RI Visit Shows EU Contradictions
As reported last week, Indonesian ministers and ministerial staff travelled to Geneva last week to open consultations with the European Union at the WTO over the revised Renewable Energy Directive (RED II).
The leaders of the delegation were Vice-Minister for Trade, Pak Jerry Sambuaga and Deputy Minister for Food and Agriculture Coordinating Ministry of Economic Affairs, Ibu Musdhalifah Machmud.
The visit received extensive coverage in Indonesian media, with most major Indonesian language news outlets reporting on the visit. Local legislators also made a point of highlighting the visit to a domestic audience.
Their visit also received extensive coverage in some European media outlets.
However, what was surprising was the muted reaction that European officials gave to the visit. Trade Commissioner Phil Hogan’s office didn’t appear to mark the visit at all.
This seems unusual given that Indonesia is ASEAN’s largest economy and the world’s 7th-largest economy on a purchasing parity power (PPP) basis.
So, what explains the low-key response? In our view it comes down to two things.
First, embarrassment. The current impasse over the IE-CEPA negotiations and the new suits at the WTO have created a headache for Hogan. Highlighting the issue without a coherent response would simply create pressure from his own European stakeholders.
Second, no coherent response. The EU’s ‘Green Deal’ document proposed that the EU step up sustainability enforcement in any future trade deals with a ‘Chief Trade Enforcement Officer’. By many accounts Malaysia has called off negotiating with the EU because its demands are simply too great on environmental standards.
What many in ASEAN also see is an inherent contradiction on EU trade policy, i.e. the rules are bent to suit EU purposes. For example, the EU will ratify an agreement with Vietnam (a one-party state), but then claim trade agreements must support human rights. Similarly, it will claim that trade agreements must support sustainable development, but will block the imports from millions of palm oil farmers across Indonesia and Malaysia.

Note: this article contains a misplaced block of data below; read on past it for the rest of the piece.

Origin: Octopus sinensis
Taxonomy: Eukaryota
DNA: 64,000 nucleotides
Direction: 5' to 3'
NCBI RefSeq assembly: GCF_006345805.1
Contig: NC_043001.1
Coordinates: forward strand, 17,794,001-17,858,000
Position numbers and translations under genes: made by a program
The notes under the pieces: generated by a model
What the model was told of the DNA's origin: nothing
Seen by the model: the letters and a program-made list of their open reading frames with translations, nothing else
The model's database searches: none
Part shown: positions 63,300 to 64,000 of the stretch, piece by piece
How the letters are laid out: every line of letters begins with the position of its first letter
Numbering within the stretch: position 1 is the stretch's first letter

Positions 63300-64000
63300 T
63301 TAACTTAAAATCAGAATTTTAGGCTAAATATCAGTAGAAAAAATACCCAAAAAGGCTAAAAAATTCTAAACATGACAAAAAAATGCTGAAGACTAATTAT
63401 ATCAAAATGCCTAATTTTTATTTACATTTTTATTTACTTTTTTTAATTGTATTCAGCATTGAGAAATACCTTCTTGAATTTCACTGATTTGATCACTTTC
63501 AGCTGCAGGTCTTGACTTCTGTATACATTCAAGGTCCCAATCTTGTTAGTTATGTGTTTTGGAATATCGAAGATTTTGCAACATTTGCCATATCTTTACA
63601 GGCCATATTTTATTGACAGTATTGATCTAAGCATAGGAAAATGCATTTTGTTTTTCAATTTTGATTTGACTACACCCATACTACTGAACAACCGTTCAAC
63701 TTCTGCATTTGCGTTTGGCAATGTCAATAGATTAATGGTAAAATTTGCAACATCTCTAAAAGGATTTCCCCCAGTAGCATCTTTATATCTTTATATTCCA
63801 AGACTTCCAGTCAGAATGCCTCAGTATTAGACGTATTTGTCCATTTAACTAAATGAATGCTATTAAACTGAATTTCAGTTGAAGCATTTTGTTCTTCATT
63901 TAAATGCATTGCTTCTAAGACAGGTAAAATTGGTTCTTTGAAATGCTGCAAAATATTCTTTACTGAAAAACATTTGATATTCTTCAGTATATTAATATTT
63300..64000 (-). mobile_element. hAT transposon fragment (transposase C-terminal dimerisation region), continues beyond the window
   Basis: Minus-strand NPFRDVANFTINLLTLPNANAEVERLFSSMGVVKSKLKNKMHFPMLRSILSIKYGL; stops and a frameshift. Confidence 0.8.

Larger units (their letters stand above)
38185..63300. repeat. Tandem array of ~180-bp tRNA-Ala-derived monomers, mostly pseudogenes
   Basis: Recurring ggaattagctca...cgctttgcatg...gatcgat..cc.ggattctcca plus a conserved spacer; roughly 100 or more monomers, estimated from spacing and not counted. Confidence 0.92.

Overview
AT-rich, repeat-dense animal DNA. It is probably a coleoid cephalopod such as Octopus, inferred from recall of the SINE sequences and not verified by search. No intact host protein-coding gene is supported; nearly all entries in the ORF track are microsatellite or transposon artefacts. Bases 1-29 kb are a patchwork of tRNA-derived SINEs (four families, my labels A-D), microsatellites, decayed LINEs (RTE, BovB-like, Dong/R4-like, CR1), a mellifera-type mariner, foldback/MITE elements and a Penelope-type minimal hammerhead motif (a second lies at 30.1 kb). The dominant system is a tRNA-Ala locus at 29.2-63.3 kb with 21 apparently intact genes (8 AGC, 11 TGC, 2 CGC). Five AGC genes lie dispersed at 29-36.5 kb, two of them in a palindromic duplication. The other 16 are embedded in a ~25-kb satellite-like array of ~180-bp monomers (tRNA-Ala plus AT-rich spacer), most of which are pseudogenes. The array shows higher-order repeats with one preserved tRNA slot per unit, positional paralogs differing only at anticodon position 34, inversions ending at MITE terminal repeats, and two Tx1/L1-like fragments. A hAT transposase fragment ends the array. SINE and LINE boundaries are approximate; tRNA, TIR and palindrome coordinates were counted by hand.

The Deforestation Regulation is Here
Earlier this month EU Commission announced a feedback period for “Minimising the risk of deforestation and forest degradation associated with products placed on the EU market.”
This is the next step on the Commission’s ‘Communication on Stepping Up EU Action to Protect and Restore the World’s Forests’.
This is something that Palm Oil Monitor has been alluding to for years, and it seems as though the legislative train has finally left the station.
The Communication has gone through more than a decade of iterations since 2008. Back then, on the back of the UNFCCC conferences in Bali, Poznan and Copenhagen, the EU was seeking ways it could address global deforestation.
The current feedback period will move towards a larger stakeholder consultation on a new regulation that aims to prevent European consumption ‘causing’ deforestation, particularly in tropical forests.
It is likely that this consultation will generally ignore the comments from non-EU stakeholders, and not consider any trade implications for commodities such as palm oil – this is precisely what took place with the consultations on the revised RED and Delegated Act.
The consultation is a follow up from the EU Council conclusions in December 2019. The Council asked the Commission to specifically:
- Undertake an assessment of additional demand-side regulatory and non-regulatory measures and produces the respective proposals;
- Consider in the context of potential supply-side support for producing countries how the experience of preparing and implementing Voluntary Partnership Agreements can be applicable to commodities other than timber;
- Establish an EU Observatory on deforestation, forest degradation, changes in the world’s forest cover, and associated drivers. The objective of this is to facilitate access to information on supply chains for public entities, consumers and businesses.